So the girlfriend and I went to see Avengers: Age of Ultron over this past weekend. In short, this is what I thought of it:
- Not enough of the stuff I liked: character development, conversations between characters, motivations for why they do what they do, etc.
- Too much of what I don’t: Giant action set pieces, destroying whole cities with little or no consequences, and good luck keeping track of who everyone is and what they’re doing.
Let me break this down a bit more, because I think this highlights a lot of the problems that we’re experiencing with comic book movies as they become more and more popular and lucrative.
The too much of what I don’t is pretty easy to figure out. It’s become a growing (pun not intended) problem with these movies as they progress. Too much time spent on these action pieces that are almost indecipherable sometimes. Can you really keep up with all these different people fighting through a whole city? I didn’t think so either. And it’s not just this movie that’s guilty of it. Putting aside the fact that Zach Snider really has no idea whatsoever about what Superman is really about, does anyone really think that there would not be repercussions for most of Metropolis basically being leveled at the end of The Man of Steel? And putting aside the fact that Christopher Nolan turned one of the best superheroes ever written into a one super dour note guy by the time we got to The Dark Knight Returns, they more or less turned all of Gotham into a prison! In the real world, no government would have let that happen.
There are plenty of reasons we could look at for why this happens. A lot of it has to due with international audiences, I’m sure. Stuff doesn’t always translate away from English all that well, but everyone speaks the language of explosions. That’s part of it, but I think the fanboys are the real reason we’re here today.
People forget this by now, but when it was announced that Michael Keaton was cast as Batman in the 1989 film, the fanboys were angry as hell about it. They’re letting the guy who did fucking Mr. Mom be the Caped Crusader? What the hell is that shit?? Yet, the 1989 Batman movie was a revelation that picked up the baton that the Superman franchise had dropped and pushed comic book films into the stratosphere. If that wasn’t bad enough, fan boys are still angry about the retconning of the Joker’s back story. They dared change an iota of Bruce Wayne’s backstory? That’s fucking heresy. Forget that the change made the whole thing more compelling, not less. I think you get what I’m saying.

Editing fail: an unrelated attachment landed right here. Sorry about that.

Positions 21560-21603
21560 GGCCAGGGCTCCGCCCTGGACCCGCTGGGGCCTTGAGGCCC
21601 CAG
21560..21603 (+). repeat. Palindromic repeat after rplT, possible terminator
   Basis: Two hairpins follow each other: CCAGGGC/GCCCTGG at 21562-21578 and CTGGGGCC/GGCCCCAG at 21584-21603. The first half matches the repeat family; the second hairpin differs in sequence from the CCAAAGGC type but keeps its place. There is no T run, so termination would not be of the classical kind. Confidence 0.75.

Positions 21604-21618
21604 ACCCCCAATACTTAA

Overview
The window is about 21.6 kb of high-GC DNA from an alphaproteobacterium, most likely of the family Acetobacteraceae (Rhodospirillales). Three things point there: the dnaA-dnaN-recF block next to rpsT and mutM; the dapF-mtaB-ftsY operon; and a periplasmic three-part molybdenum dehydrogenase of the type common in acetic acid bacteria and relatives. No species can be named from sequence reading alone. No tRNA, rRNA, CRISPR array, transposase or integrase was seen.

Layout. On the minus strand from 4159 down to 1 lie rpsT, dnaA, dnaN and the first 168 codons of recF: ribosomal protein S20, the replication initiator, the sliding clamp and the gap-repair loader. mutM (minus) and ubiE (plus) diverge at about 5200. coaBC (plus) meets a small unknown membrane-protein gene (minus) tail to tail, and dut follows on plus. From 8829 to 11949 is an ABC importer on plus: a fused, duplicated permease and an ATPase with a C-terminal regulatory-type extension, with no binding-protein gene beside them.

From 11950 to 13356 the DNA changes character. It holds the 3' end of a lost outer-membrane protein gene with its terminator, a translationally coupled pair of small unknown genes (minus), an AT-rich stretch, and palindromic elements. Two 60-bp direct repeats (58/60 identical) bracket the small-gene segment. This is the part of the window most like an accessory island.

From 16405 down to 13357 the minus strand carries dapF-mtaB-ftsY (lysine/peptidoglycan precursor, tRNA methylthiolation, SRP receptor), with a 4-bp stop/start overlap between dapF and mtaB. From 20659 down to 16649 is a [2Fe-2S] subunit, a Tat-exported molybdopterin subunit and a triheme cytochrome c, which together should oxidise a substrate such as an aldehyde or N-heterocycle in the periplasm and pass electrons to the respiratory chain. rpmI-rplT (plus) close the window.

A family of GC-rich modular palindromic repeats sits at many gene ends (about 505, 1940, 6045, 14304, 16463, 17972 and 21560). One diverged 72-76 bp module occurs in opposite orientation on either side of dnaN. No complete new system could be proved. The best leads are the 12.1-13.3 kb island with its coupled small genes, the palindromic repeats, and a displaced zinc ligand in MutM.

I understand the desire for some fanboy service in these movies. If you don’t do that, you end up with Batman & Robin and George Clooney is the caped crusader with BatNipples in his Batsuit. I’ll never understand the thought that went into those meetings, but I think everyone involved with that movie wishes it had never been made. The problem is when you surrender completely to the fanboys and offer up some sort of orthodoxy that these kinds of movies cannot really sustain. Even when you go with a mostly original story like they did in Age of Ultron, fanboy service must be met and it changes the tone and effect of the movie.
Instead of tearing up a whole town, give me more of the interactions between the characters. That scene where all of the Avengers, plus Falcon and War Machine are at the party trying to lift up Thor’s hammer? Give me 45 more minutes of it. I would have loved to hear more of the banter that would have surrounded that. Playful insults and injokes and innuendo. That would have made for great fun. After all, it could be you and your friends sitting around a table joking around, except that there’s a Norse god, a billionaire, a 100+ year old super solider who still looks under 30, and a few other interesting characters involved. Tell me that would not have been better than the appearance of the Hulkbuster and demolishing half of a city just to more or less say that they got the Hulkbuster into one of these movies? I thought so.
While we’re at it, give me more of that Banner/Romanov… uh… whatever that was. They could have done so much more with it, but didn’t. Maybe it’s because fanboys are scared of girls and fear romance? Who knows.
More than anything, give me tons more of Tony Stark’s broken psyche. There’s a lot of fertile ground there. The actual Iron Man films did a decent job exploring some of this (including daddy issues in the 2nd one; if my daddy was Roger Sterling, I might have some issues as well), and there are some scenes here where we can tell that Tony was very affected by what happened at the end of the first Avengers. That’s super interesting stuff in the right hands! And Joss Whedon was those hands! But, still, nope, need to make room for another robot being blown up super easily.
I think it may be time for comic book movies to rein it back in a bit. Take on smaller stories and let the characters shine through. I say this because both a good superhero and a good villain are more defined by their internal shortcomings and fallacies than just oh look I’m the bad guy, and he’s the good guy.
In the end, though, these movies keep making obscene amounts of money, which will make studio heads decide there is more and more need for bigger set pieces and more action. And it is only we, the fans, who end up losing out the most in the end.